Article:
Zelda: Twilight princess (Wii)

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Link’s got a lot on his shoulders. Striking green tunic aside, he’s defending the hopes of Nintendo fans by starring in the Wii’s first proper adventure, while his latest outing, Twilight Princess, also needs to satisfy those who ignored the cartoony Wind Waker. At the same time, it will beget comparisons to seminal N64 Zelda Ocarina of Time – arguably the best game ever made. No pressure.

But Link is a natural born hero, and doesn’t have to try too hard. That’s something you, the player will be doing instead; waving the Wii remote about to make him slash his sword, aiming arrows and such with the pointer function, guiding him with the Nunchuk and shaking it to produce his famous spin attack.

Unfortunately, it’s not exactly motion-mimicking; however you swing, Link will invariably produce generic movements – though slicing your sword whilst running is welcome, and the Z-Trigger lock-on is as accomplished as ever. Thankfully the controls never make it tiring to play, and the lack of a controllable camera is never really missed. You won’t have to try to hard to love Twilight Princess.

Likewise, Twilight Princess never feels like it’s trying to reinvent the series. Sure, the gameworld’s size far exceeds previous Zeldas, and the overall adventure weighs in between 35 and a monstrous 60 hours, but it also stays true to Zelda conventions. This is the most well-polished, puzzle-packed, dungeon-led magnum opus we’ve ever seen – and it always feels fresh and formidably epic, despite so much comforting familiarity.

Where Twilight Princess does take strides forward is in its story. Link is still a blank, dialogue-less canvas, but his silent interactions with Hyrule’s inhabitants are buoyed by some exceptionally strong characterisation. The residents of his home, Ordon Village, are instantly endearing. His bonds with Llia, Colin and co (plus the Postman, who’s just brilliant. ‘Onward to mail!’ ahem), as well as your own affection for them, only solidify as the game progresses.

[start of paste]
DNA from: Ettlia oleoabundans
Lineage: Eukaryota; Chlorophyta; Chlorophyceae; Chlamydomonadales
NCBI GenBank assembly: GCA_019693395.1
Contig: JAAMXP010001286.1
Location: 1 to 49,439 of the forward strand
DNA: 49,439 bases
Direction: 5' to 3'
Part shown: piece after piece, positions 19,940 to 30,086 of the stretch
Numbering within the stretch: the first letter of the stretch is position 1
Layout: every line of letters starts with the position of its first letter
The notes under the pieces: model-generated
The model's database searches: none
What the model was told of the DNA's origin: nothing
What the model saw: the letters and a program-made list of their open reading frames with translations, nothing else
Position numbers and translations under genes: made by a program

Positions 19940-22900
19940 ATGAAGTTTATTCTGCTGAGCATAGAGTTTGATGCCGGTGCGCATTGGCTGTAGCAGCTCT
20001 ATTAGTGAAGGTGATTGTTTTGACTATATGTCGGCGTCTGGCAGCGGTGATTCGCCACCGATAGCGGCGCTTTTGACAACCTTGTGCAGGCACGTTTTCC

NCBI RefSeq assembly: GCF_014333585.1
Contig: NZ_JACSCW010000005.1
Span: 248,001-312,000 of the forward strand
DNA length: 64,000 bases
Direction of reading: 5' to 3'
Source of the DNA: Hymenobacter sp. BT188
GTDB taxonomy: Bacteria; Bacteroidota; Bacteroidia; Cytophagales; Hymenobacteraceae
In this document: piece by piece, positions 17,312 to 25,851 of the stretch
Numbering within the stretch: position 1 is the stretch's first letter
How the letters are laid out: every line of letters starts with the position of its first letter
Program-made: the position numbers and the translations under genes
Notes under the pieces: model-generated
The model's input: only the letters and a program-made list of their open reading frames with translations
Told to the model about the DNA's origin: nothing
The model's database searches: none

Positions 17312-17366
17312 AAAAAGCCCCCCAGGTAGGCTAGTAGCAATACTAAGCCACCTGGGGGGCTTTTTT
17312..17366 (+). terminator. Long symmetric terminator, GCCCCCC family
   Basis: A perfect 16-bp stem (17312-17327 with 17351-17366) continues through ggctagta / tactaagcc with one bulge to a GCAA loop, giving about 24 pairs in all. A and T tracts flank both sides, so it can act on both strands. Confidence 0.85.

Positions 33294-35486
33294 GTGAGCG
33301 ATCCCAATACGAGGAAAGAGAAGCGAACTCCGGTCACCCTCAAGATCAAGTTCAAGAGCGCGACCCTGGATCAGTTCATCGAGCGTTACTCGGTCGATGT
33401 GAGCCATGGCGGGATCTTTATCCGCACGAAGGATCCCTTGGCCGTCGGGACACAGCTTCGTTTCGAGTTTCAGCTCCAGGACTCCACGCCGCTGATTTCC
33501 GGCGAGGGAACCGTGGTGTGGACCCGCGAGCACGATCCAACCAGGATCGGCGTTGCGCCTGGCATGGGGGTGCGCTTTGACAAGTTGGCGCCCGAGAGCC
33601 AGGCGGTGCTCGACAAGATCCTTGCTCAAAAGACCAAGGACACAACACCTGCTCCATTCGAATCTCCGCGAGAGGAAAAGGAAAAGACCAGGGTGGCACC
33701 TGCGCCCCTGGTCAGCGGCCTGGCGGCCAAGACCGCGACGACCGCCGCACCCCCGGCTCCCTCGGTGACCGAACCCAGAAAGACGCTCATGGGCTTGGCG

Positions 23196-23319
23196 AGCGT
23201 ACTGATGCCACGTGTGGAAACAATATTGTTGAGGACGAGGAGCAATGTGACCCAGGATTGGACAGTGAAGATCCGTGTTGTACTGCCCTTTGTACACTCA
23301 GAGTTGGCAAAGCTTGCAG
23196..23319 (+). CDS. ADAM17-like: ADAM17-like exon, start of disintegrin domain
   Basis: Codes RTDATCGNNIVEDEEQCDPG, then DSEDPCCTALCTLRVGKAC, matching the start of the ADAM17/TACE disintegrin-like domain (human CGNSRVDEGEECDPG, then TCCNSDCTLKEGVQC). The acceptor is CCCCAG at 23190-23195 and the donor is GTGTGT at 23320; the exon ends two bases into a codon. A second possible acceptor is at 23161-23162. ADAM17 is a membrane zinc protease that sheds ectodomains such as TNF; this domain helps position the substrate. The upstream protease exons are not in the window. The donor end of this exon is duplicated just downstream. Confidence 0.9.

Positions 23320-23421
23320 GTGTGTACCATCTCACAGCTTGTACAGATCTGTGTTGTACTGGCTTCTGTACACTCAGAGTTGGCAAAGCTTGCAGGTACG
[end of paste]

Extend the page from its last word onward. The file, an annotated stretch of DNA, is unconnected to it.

No one character, however, stands out like Midna. Link’s new pint-sized shadow companion gives hints, helps solve puzzles, and can be called upon throughout. Playfully malevolent and misleadingly miniscule, her demeanour nonetheless mask her importance to the overall plot, which sees the two striving to save Hyrule from invasion by the evil Twilight Realm, and she really comes into her own in the final third of the story, proving to be one of the best things to happen to the series in years.

Midna’s also essential to using Twilight Princess’s new hook; Link’s wolf form. Wolf Link replaces the previous time travel and weather manipulation aspects, while also presenting the game’s most moving plot aspects. When in the Twilight Realm, Link can see and hear his friends, but not talk to or interact with them, making for a more melancholy tale than previous titles.

Even when you earn the ability to switch between forms at will the twin shadow/light world aspect is rarely used as divisively as Ocarina’s time travelling, but when it does come into play, it usually mixes human and canine capabilities. You’ll shift to four legs to follow a scent trail, scale otherwise insurmountable heights (with Midna’s help), or dig your way into secreted areas, only to return to bipedal movement when you get where you’re going. Handily, it controls largely the same as human Link, and so never strays from that authentic Zelda feel.

That same feel is embedded into the game’s aesthetic qualities. It’s a Tolkien-esque look with a distinct Zelda essence, and at times can look every bit as majestic in art style and direction as the 360’s most impressive visual feats. Some muddy textures let it down slightly, and the synthesized soundtrack would have sounded much better as a full orchestral score, but the production values here are otherwise through the roof. Twilight Princess has clearly been a labour of love for Nintendo.

As it will be for all Zelda fans. Its flaws are slight; there’s a slow start, one particularly frustrating learning spike early on, and it’s not especially difficult, but there’s just so much to see and do that it’s hard not to get swallowed whole by its sheer ambition. With devious puzzles, jaw-dropping bosses, collectables galore, many a minigame, fantastic fishing, some genuinely ingenious new inventory items, and Link's ever-present steed Epona to steer across the Hylian plains, fans can feel satisfied this won’t crumble under the weight of lofty expectations.

Indeed, Twilight Princess’s defining drawback is also its biggest strength; it feels like a remixed Zelda Greatest Hits release. It’s not at all original, but positively resonates a quality only found in works from the magic mind of Shigeru Myamoto. Fronting a modern masterpiece, a timeless classic, and the game to justify purchasing a Wii, Link shoulders his burden admirably.


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